It’s time to get racing: Area ski teams start slope training
Ski teams from around Tahoe, Canada and Europe took advantage of an early winter snowfall and hit the slopes of Mammoth Mountain in the Eastern Sierra last weekend to train for the coming season.
Though the top of Mammoth was not yet open, there were enough steep runs for athletes to work on their freeskiing and racing. Two runs underneath the Broadway high-speed quad chair were set aside for the race teams.
Teams such as Sierra Nevada College, Sugar Bowl Academy, Far West’s Western Elite Ski Team, the Kirkwood Ski Team and others took turns racing through the gates in the fresh snow that carpeted the slopes of Mammoth after a storm last Friday.
“Our purpose down here is to come up closer to full race mode,” said Sugar Bowl’s J1/2 coach Mike Ginsberg.
World Cup winners from Canada, members of the Austrian team and the national snowboard team were also there for early season training.
Alpine races start as early as this weekend and will also be held at Mammoth. A storm last Friday brought temperatures of about 12 degrees fahrenheit and poor visibility to the mountain but it wasn’t enough to keep the Kirkwood Ski Team off the slopes.
Bundled up in blue jackets and brightly colored helmets, members of the Kirkwood team switched back and forth between K2 Ski Blades and regular skis to work on edging and balancing skills smiling the whole time. Despite the fact that the Kirkwood team is more focused on fostering team work through athleticism than propelling athletes toward the Olympics, a few team members such as Katie Sawaya are expected to place into the top fifteen in their age division this season.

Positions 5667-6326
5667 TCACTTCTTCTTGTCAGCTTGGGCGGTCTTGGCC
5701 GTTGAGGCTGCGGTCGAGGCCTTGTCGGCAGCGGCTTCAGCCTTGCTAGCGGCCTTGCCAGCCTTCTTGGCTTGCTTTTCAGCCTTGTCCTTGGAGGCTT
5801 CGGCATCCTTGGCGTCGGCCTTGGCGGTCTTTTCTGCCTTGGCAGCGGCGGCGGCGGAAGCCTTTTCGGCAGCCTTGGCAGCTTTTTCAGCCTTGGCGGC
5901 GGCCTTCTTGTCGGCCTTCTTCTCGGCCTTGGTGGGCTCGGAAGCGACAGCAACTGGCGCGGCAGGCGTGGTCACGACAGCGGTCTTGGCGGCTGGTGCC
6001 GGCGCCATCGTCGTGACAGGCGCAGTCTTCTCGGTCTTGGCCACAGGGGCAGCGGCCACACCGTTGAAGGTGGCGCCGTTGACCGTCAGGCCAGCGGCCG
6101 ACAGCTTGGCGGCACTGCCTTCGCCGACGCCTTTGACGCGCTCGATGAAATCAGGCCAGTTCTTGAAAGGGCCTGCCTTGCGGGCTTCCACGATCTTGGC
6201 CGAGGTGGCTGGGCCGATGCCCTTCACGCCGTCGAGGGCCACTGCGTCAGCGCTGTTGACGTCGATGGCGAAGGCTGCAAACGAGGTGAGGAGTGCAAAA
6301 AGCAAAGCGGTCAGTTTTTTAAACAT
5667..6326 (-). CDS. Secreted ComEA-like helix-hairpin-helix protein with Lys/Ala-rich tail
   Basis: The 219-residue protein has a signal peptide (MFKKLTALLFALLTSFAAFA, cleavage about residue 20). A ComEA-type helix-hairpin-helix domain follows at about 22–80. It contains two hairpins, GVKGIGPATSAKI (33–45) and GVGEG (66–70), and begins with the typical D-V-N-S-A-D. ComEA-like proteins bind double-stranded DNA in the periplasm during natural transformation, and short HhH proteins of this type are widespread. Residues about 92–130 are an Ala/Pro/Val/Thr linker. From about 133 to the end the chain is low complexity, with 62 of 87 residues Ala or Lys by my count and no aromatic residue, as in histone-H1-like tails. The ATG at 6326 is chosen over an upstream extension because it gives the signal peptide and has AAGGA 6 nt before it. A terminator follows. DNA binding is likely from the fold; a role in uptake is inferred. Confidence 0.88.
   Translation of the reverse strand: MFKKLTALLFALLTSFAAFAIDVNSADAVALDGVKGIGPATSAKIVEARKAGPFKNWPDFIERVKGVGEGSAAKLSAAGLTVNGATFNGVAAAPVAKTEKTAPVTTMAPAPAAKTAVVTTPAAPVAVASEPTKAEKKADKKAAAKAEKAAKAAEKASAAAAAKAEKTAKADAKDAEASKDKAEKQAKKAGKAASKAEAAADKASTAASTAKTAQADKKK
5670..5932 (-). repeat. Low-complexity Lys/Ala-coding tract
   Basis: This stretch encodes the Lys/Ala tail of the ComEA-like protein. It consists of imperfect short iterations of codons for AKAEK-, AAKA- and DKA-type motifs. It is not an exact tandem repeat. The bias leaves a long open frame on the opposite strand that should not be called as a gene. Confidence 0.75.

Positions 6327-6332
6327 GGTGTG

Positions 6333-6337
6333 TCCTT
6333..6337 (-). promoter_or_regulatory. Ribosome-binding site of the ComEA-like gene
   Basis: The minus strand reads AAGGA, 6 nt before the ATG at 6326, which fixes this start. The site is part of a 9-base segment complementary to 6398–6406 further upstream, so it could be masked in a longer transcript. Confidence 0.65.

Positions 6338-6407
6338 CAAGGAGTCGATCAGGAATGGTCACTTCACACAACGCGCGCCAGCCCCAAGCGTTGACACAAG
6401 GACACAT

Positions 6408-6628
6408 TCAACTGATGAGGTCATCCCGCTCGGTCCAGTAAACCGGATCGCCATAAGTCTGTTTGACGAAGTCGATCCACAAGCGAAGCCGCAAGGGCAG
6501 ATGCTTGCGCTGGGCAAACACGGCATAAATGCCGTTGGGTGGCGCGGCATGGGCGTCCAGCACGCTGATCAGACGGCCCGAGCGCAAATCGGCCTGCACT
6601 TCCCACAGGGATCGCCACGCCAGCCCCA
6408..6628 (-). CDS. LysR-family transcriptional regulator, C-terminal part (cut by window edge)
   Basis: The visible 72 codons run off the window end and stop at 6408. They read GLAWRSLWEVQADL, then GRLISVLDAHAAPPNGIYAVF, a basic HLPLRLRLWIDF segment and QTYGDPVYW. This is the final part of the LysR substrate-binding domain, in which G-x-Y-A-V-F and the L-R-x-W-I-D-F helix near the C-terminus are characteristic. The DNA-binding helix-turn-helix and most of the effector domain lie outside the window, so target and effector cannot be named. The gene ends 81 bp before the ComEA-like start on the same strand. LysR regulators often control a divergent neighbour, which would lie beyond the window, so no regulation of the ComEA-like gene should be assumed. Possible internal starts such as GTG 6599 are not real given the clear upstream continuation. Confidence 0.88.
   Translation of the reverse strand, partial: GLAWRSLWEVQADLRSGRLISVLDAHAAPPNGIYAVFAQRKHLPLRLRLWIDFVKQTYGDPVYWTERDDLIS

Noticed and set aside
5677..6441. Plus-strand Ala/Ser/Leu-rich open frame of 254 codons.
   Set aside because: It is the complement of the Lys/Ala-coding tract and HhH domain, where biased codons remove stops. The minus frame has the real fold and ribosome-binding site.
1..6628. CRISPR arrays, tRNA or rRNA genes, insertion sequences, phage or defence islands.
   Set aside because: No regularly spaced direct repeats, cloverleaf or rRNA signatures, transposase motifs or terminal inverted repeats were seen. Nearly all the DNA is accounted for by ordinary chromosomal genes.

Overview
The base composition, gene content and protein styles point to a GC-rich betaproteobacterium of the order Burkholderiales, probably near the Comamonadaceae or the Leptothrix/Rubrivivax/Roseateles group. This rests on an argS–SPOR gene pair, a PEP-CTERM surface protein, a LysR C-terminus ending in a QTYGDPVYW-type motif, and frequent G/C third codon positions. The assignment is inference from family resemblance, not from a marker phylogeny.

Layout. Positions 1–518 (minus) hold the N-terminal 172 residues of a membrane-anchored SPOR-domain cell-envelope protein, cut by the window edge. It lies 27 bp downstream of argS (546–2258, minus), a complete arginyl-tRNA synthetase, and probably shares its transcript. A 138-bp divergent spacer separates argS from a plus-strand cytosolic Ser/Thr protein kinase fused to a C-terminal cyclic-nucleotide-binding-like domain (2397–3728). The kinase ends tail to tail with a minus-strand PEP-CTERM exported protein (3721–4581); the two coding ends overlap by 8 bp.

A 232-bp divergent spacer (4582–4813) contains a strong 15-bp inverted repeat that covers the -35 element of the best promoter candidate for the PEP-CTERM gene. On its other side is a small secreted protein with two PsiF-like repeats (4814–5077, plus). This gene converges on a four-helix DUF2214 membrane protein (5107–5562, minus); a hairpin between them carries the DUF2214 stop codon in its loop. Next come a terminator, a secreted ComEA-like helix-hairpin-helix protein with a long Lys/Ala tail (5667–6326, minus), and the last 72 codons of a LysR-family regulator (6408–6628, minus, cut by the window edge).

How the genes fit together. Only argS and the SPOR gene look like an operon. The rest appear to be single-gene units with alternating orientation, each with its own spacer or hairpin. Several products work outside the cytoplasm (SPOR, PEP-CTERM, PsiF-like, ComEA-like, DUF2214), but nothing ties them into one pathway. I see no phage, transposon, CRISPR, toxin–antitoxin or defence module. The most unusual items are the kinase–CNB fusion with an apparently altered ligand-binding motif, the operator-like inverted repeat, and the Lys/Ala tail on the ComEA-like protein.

The Sugar Bowl team, on the other hand, was a major contender last year, winning the overall Far West program as a team with the highest accumulation of points.
“We brought in some hardcore coaches and really did a great job last year,” said Gary Steffensen, head coach and athletic director for the Sugar Bowl Academy.
Most of the kids on the Sugar Bowl team work hard and some are really pushing toward a career in ski racing.
Cameron Steinback, age 16, in his second season with Sugar Bowl, is racing in the J2 division and attends the Sugar Bowl Academy. He has seen much improvement in his performance since leaving the Tahoe league at Truckee where he raced in the past.
“Last season was a big year of improvement for me. I learned a lot from the coaches,” said Steinback. “This year my main goal is to make the Junior Olympics but that is going to take a lot of effort, concentration and dedication.”
With the same team returning this year, including Olympic hopeful Travis Durfee, Sugar Bowl will definitely be one of the teams to look out for as the alpine race season begins.
A major goal for many of the young athletes who participate in club programs like the ones at Sugar Bowl and Kirkwood is to become a member of the Western Elite Ski Team, a regional team that spans from Utah to the West Coast and sends three or four skiers to the national team every year.
The Western Elite Ski Team was also on the slopes of Mammoth over the weekend in its first training camp since returning from a trip to Chile in August.
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